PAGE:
Former TS&T employee shares memories
EAST LIVERPOOL – Now just a vacant lot in Chester, the Taylor, Smith & Taylor pottery was once an economic engine that typified America’s manufacturing prowess in the 20th century, a former executive said Friday.
“We had our own airplane. We had our own chain of retail stores. The company was very successful,” said David Conley, former general manager of TS&T’s retail division.
Conley’s talk at the Museum of Ceramics was part of the 2013 Ohio Valley China Collectors’ Convention being held in East Liverpool. It was preceded Friday morning by a presentation on TS&T’s popular Lu-Ray dinnerware line.
Conley said TS&T was so successful in its production of affordable dinnerware that it was exceeded only by the Homer Laughlin China Co., where he eventually became director of retail sales and marketing. In its heyday, TS&T was known for attractive, economical china that it sold through department stores and, later, supermarket chains such as Giant Eagle, Publix and Winn-Dixie.
Conley, who oversaw TS&T’s own chain of retail stores, said he remembers grocery store clerks wearing pins that read, “9 cents / Ask me.” The promotion enabled customers who bought more than $20 in groceries to buy a piece of TS&T dinnerware for 9 cents.
“If you shopped there every week, by the end of the year you’d have an entire dinnerware set,” he said.
Founded in 1899 by John N. Taylor, Joseph Lee and Charles A. Smith, TS&T started out as Taylor, Lee & Smith. Smith’s brother, William L. Smith, also was an early investor, Conley said.
The Chester company began production in 1900 and was reorganized twice in its early history. It became TS&T in 1901 after Lee left the company and John Taylor brought his sons William and Homer on as managing partners, Conley said.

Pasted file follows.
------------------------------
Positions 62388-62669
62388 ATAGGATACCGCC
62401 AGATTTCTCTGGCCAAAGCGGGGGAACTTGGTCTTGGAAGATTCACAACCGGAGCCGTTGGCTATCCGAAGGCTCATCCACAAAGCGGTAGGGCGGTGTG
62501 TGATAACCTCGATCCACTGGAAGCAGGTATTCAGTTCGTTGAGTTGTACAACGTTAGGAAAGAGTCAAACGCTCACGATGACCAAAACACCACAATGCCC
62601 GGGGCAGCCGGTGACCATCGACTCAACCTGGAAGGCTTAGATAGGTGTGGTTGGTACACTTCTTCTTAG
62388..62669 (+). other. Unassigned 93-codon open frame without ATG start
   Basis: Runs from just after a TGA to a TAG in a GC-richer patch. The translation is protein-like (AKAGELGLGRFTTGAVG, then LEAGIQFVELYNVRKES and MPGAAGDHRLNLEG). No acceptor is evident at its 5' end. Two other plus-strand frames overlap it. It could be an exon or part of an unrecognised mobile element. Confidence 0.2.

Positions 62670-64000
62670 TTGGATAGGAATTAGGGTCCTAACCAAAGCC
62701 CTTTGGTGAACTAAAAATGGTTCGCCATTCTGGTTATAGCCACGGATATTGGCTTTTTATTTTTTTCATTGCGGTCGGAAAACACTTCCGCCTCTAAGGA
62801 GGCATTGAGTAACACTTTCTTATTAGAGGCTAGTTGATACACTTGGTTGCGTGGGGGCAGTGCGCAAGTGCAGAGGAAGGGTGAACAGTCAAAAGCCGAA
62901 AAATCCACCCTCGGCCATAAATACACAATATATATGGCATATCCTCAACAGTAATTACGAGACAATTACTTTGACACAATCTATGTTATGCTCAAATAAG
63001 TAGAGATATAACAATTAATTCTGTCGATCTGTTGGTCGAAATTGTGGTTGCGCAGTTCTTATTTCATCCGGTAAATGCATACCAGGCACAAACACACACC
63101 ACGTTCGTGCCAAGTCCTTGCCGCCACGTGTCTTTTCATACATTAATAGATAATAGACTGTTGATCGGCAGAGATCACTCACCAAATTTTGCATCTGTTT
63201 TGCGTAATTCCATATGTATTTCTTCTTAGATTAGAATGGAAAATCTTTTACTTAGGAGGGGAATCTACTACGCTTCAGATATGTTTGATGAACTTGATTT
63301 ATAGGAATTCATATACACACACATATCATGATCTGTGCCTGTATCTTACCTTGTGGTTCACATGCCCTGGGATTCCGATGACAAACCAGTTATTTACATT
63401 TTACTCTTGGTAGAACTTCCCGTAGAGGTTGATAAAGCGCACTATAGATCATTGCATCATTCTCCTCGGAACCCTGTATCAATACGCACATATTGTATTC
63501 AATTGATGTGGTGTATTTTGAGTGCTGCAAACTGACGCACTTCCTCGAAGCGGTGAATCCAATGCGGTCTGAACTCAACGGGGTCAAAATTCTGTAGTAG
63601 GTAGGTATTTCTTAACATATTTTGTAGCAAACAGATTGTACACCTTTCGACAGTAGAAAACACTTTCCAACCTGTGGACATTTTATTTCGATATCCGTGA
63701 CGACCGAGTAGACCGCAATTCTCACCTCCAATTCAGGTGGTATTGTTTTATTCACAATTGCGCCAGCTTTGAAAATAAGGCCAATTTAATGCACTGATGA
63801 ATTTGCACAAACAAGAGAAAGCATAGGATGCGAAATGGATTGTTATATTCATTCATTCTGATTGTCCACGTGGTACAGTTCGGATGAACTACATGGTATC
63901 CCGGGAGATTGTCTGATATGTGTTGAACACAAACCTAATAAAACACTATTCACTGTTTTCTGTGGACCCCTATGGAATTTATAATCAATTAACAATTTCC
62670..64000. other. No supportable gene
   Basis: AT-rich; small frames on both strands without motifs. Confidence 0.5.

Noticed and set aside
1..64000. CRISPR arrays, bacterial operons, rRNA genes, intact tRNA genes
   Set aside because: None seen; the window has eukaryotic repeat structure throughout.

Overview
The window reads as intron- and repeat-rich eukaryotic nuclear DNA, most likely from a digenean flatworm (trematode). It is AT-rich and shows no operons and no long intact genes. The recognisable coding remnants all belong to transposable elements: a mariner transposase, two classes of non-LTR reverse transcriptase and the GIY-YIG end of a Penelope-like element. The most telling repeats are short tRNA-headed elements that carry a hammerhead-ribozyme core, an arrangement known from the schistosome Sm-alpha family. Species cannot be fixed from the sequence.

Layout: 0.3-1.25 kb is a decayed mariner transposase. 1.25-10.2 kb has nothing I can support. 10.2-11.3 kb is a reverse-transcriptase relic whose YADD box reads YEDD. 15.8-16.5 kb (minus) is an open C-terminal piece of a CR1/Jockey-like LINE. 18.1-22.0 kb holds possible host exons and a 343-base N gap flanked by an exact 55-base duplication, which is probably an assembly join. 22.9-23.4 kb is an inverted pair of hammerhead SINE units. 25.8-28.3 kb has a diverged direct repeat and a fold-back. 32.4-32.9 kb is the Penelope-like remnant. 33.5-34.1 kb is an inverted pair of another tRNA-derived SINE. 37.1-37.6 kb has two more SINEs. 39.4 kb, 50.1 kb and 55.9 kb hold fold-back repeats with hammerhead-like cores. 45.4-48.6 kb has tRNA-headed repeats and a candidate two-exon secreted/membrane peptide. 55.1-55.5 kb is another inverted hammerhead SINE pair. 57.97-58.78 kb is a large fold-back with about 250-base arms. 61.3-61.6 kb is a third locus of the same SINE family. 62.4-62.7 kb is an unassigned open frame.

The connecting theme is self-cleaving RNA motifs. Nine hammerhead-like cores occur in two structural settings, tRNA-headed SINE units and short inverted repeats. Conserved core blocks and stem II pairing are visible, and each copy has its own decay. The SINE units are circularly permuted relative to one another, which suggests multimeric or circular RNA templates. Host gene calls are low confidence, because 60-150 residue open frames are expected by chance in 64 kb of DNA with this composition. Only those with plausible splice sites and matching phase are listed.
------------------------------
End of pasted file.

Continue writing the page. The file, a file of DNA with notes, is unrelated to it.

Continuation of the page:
Conley said his research of TS&T’s history was aided by the archives of the now-defunct U.S. Potters Association, of which William Smith was an active member and which had its national headquarters in East Liverpool.
The 1920s was a period of major changes in the U.S. pottery industry, Conley said, and TS&T kept pace or led the way. At a time when there were still 60 potteries in the USPA, TS&T switched from bottle kilns to continuous firing tunnel kilns in 1927, he said.
“Any of the plants that could afford to, converted their plants to the tunnel kilns,” Conley said.
In 1938, TS&T introduced its popular Lu-Ray line, with an array of pastel colors, and its brightly-colored Vistosa line, its answer to Homer Laughlin’s Fiesta dinnerware.
Conley joined TS&T as a “22-year-old kid” in 1964 after being recruited by Chairman of the Board Ed Morse. By that time, there were only 12 potteries left in the USPA. He stayed on for 18 years, including the nine years that TS&T was owned by glassware manufacturer Anchor Hocking.
The last years of TS&T were hard years, Conley said, in part because Anchor Hocking was an absentee owner with a penchant for letting people go.
“Anchor Hocking got rid of all the sales people and turned it over to their glass sales people, who didn’t know anything about pottery,” he said. “I’d rather work for the people who live right here.”
TS&T closed in 1981, and, for 30 years, the plant sat vacant on the shores of the Ohio River. In 2011, the property was bought by the Business Development Corporation of the Northern Panhandle, and in 2012, all the buildings were demolished. The property currently is being marketed for economic development purposes.
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